The American Studies Program (ASP) utilizes Washington, D.C. as its primary classroom. ASP brings together students from around the globe, spanning a vast array of majors, lived experiences, and perspectives to deepen their intellectual curiosity, identity consciousness, and intercultural competence. Students put belief into action through practicing faithful presence, suspending judgement, and engaging in mindful and civil dialogue with those who think, believe, look, and vote different from them.
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Rooted in the theory and practice of experiential learning, the American Studies Program (ASP) utilizes the city of Washington, D.C. as its primary classroom. Through this prism, ASP’s interdisciplinary and rigorous curriculum invites renowned scholars, academics, policymakers, elected officials, nongovernmental agencies, and local citizens to inform, inspire, and equip students in their academic, professional, and spiritual journeys.
ASP students will enroll in three courses: Christian Civility, Public Policy, and an exclusive Internship opportunity in Washington, D.C.
Students will examine pressing public policy issues debated on Capitol Hill. They will explore firsthand the difficulties policymakers face when economic, humanitarian, and national security priorities come into conflict with one another. Together students will discuss biblical teachings on shalom and justice, and how these foundational values inform leaders. Students will learn from policy advocates and political actors on all sides of any given issue, actively listening to their rationale, the points of disagreement with policy opponents, and impressions of what is required for agendas to succeed.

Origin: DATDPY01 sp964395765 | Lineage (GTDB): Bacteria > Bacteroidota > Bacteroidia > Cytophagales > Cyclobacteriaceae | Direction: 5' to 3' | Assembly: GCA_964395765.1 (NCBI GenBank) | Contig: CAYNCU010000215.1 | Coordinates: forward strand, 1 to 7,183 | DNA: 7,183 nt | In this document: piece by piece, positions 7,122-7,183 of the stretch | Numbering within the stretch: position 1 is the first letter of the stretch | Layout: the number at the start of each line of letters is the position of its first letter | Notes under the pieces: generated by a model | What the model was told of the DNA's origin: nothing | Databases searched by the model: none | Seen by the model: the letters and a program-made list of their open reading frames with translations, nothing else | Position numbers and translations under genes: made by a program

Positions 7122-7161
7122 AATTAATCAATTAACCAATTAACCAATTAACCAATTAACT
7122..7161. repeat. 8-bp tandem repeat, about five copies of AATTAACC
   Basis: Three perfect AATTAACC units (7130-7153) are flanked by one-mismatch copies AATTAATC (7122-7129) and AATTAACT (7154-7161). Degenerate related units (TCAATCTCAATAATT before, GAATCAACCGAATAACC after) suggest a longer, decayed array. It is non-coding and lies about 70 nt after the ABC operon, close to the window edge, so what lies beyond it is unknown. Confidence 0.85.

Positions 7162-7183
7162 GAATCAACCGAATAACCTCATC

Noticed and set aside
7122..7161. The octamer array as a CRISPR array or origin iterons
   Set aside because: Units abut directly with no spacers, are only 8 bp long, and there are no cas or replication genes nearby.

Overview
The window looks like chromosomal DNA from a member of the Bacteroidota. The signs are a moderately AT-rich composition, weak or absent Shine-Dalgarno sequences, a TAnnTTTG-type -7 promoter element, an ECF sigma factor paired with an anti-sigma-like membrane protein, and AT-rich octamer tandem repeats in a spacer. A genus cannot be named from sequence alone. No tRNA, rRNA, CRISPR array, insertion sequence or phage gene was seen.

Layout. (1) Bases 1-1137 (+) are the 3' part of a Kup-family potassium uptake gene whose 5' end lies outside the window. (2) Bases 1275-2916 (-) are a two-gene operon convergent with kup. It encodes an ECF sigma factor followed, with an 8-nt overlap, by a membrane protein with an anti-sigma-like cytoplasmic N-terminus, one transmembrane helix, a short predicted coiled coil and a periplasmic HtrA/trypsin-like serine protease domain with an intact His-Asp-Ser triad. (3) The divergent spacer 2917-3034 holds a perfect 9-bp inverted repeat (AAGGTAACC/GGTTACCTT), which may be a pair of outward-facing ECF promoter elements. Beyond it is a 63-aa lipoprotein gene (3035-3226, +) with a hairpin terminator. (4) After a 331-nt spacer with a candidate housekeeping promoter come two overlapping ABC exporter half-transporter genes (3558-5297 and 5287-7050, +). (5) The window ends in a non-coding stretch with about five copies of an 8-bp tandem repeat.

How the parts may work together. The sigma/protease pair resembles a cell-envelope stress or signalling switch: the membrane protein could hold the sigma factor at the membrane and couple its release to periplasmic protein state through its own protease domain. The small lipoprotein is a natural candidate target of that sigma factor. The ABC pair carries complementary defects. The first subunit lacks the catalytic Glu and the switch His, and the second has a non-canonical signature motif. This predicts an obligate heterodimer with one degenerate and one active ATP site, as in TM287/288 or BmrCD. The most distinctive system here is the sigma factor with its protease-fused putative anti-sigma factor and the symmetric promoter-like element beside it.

Students’ research culminates in a final capstone project that encompasses personal observations, fieldwork, and experiences gained throughout their semester in D.C., a comprehensive literature review that highlights scholars’ work in the field of their interest, and interviews conducted with local professionals. This transformative semester distinguishes ASP students from others in their post-graduate programs and professional employment endeavors.
The cornerstone of your D.C. semester will be an internship, where you will learn the best practices and further develop the skills necessary to enter the workforce after graduation. No city has a stronger collection of internship opportunities with leading national and international organizations than Washington, D.C.
An internship with ASP will place you in the offices of Congressional leaders, among federal agencies, and inside law firms, think tanks or global relief-and-development organizations. For over 40 years, ASP has made internships a core component of the program, allowing each student to experience career development while on the job.